8 Things I Learned From My Wife's Essential Oil Obsession

8 Things I Learned From My Wife’s Essential Oil Obsession

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Up until 13 months ago, I knew absolutely nothing about essential oils. In fact, when I’d hear people talk about them, I thought they were talking about cooking oil – you know, in the way that it’s an essential item in your pantry.

Other “essential” oils: olive, coconut, and engine.

That’s not it. Essential oils are a code word that means “a slippery slope into a deep understanding of the workings of the inner body through external absorption and inhalation.” I probably made that up. All I really know is that thanks to those diffusers, my house now alternates between smelling like old lady perfume, a lemon grove, and a wood chipper.

Just about every aspect of my life is touched in some way by an essential oil. So, even though I don’t know anything about the oils themselves, I learned a few things by being surrounded by them.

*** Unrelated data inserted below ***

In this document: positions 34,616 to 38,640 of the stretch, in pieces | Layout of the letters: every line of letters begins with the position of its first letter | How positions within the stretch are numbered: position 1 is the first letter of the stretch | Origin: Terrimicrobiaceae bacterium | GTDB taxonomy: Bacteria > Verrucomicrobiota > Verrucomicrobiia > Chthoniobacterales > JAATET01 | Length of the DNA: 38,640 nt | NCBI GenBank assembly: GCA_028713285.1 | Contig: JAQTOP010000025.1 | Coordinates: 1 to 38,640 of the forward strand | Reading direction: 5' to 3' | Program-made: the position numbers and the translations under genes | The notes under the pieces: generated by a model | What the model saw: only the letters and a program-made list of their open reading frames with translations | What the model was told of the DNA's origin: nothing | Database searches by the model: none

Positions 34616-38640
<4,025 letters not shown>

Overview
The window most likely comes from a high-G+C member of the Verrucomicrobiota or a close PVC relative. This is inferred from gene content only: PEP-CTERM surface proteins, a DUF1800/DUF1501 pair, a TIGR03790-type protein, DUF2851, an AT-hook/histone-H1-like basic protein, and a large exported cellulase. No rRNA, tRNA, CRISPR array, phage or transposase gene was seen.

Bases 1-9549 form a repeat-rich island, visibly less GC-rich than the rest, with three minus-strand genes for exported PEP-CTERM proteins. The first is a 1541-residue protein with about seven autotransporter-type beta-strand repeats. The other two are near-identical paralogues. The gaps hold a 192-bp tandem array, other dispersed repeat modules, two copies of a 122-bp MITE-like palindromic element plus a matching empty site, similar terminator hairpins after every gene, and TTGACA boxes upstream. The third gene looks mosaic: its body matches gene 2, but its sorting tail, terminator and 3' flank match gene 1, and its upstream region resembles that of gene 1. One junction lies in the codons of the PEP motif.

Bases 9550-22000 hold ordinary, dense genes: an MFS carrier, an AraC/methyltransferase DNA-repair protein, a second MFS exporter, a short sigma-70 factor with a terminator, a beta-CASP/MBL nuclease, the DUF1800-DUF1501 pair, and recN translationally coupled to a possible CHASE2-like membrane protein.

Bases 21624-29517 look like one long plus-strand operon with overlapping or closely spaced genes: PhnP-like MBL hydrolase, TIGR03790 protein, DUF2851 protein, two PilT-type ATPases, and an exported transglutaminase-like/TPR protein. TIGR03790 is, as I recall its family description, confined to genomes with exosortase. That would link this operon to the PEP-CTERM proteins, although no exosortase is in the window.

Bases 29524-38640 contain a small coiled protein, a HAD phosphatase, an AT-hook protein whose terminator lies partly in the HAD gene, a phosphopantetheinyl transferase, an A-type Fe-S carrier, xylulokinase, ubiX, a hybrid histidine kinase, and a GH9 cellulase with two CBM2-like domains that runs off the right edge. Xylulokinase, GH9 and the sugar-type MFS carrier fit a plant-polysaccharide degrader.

And I mean that literally.

1. Don’t look at the price tag.

I came home to the most awful smell in my house. It smelled like my grandpa’s Plymouth Duster that time he left the parking brake on when he drove me to the mall. My wife told me that the smell was actually Frankincense. Like what they brought the baby Jesus? The exact same thing. Apparently, this is the highest quality frankincense available on the market today. No sir, this isn’t your run-of-the-mill frankincense from the clearance section at the dollar store. This is the good stuff. I think it’s made from only humanely-raised, free-range frankincense. It’s so humane, they give it a name before pulverizing and boiling it.

I call ours Mr. Frank N. Sins.

You see, this quality makes a world of difference. You can tell it’s good frankincense because it smells like my grandpa’s Plymouth Duster. Anything cheaper is probably just liquefied cigar ashes. It’s easy to pass off flavored water as the real thing, so you have to look for only reputable dealers for the good stuff you can trust. My wife is all in with essential oils, but she says I’m not allowed to see the receipt. Apparently the price helps pay for the lemon’s college education before it can become an oil.

2. Don’t make fun of their names, even if they’re really funny.